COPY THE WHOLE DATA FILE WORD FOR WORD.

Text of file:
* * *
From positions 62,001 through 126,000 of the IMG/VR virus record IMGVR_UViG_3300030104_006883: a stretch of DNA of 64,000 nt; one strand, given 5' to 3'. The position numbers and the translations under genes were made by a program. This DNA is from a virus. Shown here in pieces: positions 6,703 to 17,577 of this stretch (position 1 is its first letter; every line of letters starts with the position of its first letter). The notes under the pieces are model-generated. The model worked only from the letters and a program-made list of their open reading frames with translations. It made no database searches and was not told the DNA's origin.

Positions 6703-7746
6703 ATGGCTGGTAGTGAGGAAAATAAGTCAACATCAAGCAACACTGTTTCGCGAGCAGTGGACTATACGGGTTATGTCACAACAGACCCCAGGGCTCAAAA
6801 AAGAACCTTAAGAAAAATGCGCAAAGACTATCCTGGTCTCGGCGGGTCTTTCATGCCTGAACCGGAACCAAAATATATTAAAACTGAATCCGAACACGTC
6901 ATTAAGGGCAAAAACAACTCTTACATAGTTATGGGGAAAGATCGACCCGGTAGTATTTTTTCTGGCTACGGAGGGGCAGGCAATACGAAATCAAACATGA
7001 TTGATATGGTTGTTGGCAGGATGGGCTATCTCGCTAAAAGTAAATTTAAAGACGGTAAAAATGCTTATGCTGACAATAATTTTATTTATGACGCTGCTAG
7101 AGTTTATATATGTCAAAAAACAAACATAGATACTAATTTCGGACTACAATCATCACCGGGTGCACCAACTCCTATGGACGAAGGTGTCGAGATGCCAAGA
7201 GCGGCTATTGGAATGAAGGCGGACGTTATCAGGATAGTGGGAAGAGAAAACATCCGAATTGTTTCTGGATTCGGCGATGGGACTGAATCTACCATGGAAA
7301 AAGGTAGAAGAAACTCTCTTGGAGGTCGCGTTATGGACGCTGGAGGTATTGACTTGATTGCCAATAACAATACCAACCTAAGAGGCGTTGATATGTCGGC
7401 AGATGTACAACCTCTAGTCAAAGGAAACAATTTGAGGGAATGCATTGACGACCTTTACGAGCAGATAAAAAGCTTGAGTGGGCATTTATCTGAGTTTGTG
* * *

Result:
From positions 62,001 through 126,000 of the IMG/VR virus record IMGVR_UViG_3300030104_006883: a stretch of DNA of 64,000 nt; one strand, given 5' to 3'. The position numbers and the translations under genes were made by a program. This DNA is from a virus. Shown here in pieces: positions 6,703 to 17,577 of this stretch (position 1 is its first letter; every line of letters starts with the position of its first letter). The notes under the pieces are model-generated. The model worked only from the letters and a program-made list of their open reading frames with translations. It made no database searches and was not told the DNA's origin.

Positions 6703-7746
6703 ATGGCTGGTAGTGAGGAAAATAAGTCAACATCAAGCAACACTGTTTCGCGAGCAGTGGACTATACGGGTTATGTCACAACAGACCCCAGGGCTCAAAA
6801 AAGAACCTTAAGAAAAATGCGCAAAGACTATCCTGGTCTCGGCGGGTCTTTCATGCCTGAACCGGAACCAAAATATATTAAAACTGAATCCGAACACGTC
6901 ATTAAGGGCAAAAACAACTCTTACATAGTTATGGGGAAAGATCGACCCGGTAGTATTTTTTCTGGCTACGGAGGGGCAGGCAATACGAAATCAAACATGA
7001 TTGATATGGTTGTTGGCAGGATGGGCTATCTCGCTAAAAGTAAATTTAAAGACGGTAAAAATGCTTATGCTGACAATAATTTTATTTATGACGCTGCTAG
7101 AGTTTATATATGTCAAAAAACAAACATAGATACTAATTTCGGACTACAATCATCACCGGGTGCACCAACTCCTATGGACGAAGGTGTCGAGATGCCAAGA
7201 GCGGCTATTGGAATGAAGGCGGACGTTATCAGGATAGTGGGAAGAGAAAACATCCGAATTGTTTCTGGATTCGGCGATGGGACTGAATCTACCATGGAAA
7301 AAGGTAGAAGAAACTCTCTTGGAGGTCGCGTTATGGACGCTGGAGGTATTGACTTGATTGCCAATAACAATACCAACCTAAGAGGCGTTGATATGTCGGC
7401 AGATGTACAACCTCTAGTCAAAGGAAACAATTTGAGGGAATGCATTGACGACCTTTACGAGCAGATAAAAAGCTTGAGTGGGCATTTATCTGAGTTTGTG